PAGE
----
Diocese of Venice Director for Vocations Father Eric Scanlan talks to sixth grade boys during a Vocations Fair at Cardinal Mooney Catholic High School in Sarasota on Oct. 20. (PHOTO BY BOB REDDY | FC)

Youth encouraged to open their hearts to a Vocation

Sarasota  |  Sixth graders from Catholic elementary schools across the Diocese of Venice are being challenged to recognize the presence of the Lord in themselves while also considering their vocation: possibly to religious life for the girls and the priesthood for the boys.

The first of three Vocations Fairs was held Oct. 20 at Cardinal Mooney Catholic High School in Sarasota for more than 100 sixth grade boys and girls from Epiphany Cathedral Catholic School in Venice, St. Joseph Catholic School in Bradenton, and St. Mary Academy and St. Martha Catholic School in Sarasota.

The day focused on encouraging the young boys and girls to open their hearts and minds to develop their personal relationship with God while keeping open the possibility of a deeper calling for their vocation.

Throughout the day the students heard from priests and religious women who shared their stories of how they found a grace to serve God in a special way.

Sister Maria Gema de Jesus Ruiz, a Sister Servants of the Lord and the Virgin of Matará who serves at St. Michael Parish in Wauchula, dressed in a blue over gray habit, explained how she wanted to be a doctor or a dentist and was very happy and even had a boyfriend. But there was something missing in her life. “God was calling me to be a better person and a better Christian.”

To aid in this, Sister Gema decided to spend time with the Blessed Sacrament at daily Adoration. It did not take long for her to give herself over to God’s grace, a time when a profound happiness came over her.

“I realized He was calling me,” Sister Gema continued. “Know the Lord already has a plan for each of us, but he won’t force you do something against your will. You just have to discover what that plan is. It can be marriage and children. It can be a single life. But it also can be a vocation to a religious life. You can ask: ‘Why me?’ The answer is ‘Why not you.’”

Diocese of Venice Director of Vocations Father Eric Scanlan echoed those thoughts: “God is never going to call you to do something you are not going to want to do. You just have to open your mind and your heart to what God is calling you to do.”

Throughout the day the students participated in various activities and games with the priests and religious present while also carefully listening to the profound words they had to say as each shared their own personal spiritual journey to serve God in a special way.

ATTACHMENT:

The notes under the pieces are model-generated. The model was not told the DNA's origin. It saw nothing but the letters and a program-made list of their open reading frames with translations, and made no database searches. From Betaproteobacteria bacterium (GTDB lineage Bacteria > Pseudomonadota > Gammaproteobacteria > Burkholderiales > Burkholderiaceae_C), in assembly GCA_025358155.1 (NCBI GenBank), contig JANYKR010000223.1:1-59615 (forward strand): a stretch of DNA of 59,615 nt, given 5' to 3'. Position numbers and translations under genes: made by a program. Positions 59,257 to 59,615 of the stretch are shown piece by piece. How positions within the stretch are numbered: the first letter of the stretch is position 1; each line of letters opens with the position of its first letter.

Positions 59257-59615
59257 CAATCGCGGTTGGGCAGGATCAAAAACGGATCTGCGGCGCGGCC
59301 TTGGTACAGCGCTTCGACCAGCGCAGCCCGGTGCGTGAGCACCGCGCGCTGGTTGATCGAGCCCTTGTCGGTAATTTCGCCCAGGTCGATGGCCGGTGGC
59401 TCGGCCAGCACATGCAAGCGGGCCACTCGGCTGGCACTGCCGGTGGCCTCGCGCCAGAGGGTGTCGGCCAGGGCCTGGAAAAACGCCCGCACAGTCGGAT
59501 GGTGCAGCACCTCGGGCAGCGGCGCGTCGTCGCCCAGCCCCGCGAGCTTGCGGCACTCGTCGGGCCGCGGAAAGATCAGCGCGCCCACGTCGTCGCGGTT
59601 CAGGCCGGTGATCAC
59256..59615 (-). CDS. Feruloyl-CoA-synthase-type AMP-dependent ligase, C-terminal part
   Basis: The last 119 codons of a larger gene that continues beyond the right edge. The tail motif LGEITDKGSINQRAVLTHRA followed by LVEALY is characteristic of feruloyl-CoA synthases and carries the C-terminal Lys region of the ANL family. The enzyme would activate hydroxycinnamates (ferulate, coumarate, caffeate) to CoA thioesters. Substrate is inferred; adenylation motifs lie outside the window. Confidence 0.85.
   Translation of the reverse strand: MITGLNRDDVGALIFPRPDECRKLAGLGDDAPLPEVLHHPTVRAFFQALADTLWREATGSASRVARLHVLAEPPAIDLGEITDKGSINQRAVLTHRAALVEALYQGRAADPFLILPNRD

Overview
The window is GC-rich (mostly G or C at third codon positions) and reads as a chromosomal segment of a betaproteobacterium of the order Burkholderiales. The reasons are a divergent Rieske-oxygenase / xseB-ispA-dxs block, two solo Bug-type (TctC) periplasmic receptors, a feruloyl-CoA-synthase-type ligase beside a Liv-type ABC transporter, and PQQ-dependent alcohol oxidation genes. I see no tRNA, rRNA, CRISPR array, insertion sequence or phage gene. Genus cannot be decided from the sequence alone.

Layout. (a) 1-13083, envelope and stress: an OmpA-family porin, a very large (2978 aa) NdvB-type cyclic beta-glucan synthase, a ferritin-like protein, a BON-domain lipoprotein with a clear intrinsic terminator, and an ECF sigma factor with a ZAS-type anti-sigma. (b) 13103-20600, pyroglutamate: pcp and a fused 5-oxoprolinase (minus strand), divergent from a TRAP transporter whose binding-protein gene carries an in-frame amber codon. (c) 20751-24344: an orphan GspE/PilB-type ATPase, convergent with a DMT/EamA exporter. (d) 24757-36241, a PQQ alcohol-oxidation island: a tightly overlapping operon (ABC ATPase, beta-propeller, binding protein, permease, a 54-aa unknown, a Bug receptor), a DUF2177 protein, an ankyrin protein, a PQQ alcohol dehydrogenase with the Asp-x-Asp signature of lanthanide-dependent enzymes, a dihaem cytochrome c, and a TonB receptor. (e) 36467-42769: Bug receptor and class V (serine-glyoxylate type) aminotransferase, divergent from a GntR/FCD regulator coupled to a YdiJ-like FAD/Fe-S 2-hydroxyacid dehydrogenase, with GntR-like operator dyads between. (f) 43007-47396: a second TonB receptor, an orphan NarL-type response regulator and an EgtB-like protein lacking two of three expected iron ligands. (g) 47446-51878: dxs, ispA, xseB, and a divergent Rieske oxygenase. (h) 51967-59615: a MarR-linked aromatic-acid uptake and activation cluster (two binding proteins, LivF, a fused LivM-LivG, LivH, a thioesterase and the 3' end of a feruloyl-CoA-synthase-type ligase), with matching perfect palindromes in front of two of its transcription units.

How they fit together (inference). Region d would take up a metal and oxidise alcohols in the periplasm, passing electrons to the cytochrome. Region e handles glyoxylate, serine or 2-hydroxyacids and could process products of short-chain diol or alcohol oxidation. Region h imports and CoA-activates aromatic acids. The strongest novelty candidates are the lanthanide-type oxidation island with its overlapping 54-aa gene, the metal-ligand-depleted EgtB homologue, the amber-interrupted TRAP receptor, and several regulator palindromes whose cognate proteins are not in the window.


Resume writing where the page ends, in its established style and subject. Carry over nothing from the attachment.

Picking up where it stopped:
Bishop Frank J. Dewane celebrated Mass, putting an exclamation point on the day, reminding them they must grow into the goodness the Lord has provided them.

“This goodness that is within has to come out,” the Bishop said. “One way is that we need more people to serve the Church. To serve the People of God. To take the holiness that the Lord has given to each one of us and choose to become priests or religious. That is a giving of that goodness and giving it to the fullest.”

Prior to the closing Mass, there was Eucharistic Adoration in the school chapel. Father Matt Grady, Administrator of Incarnation Parish in Sarasota and Chaplain at Cardinal Mooney, said taking time in the presence of the Lord is crucial in developing a strong bond.

“It is similar to spending time with your family and friends. The more time you are together, the closer you become,” Father Grady said. “Being with the Lord — kneeling, in silence, in prayer — is a powerful opportunity for everyone.”

During the day the boys and girls were separated to allow them to ask direct questions of the religious and priests present. While many of the questions dealt with specific aspects of living a life as a priest or religious, others wondered about the process of making the decision to enter into a life as a servant of the Lord.

Sister Myra Luntok, Franciscan Sister of Mary Immaculate who serves at Jesus the Worker Parish and San Jose Mission in Fort Myers, said there was no appearance of an angel before her, or a bolt of lightning that struck her. In fact, Sister Myra said it was a long process that allowed her to grow spiritually and the ability to keep her heart open to what God called her to do.

“It is a decision that does not come lightly or easily,” she said. “You need to pray about it. Talk about it with a spiritual advisor. And then when you come to a point when you decide. You will know. You will feel God’s love in ways you never thought possible.”

During the lunch break several of the students took personal time to talk to the religious sisters or priests either in groups or individually.

Two students from the Cardinal Mooney Catholic High School shared their stories about how they have developed their personal relationship with the Lord and the positive impact it has had on their lives.

The Vocation Fair will be repeated in the coming weeks at Bishop Verot Catholic High School in Fort Myers and St. John Neumann Catholic High School in Naples.

Diocesan Vocation Director Father Scanlan said the goal is to let these young boys and girls about the possibilities for the future and the greatness that comes as a servant of the Lord for priests and religious.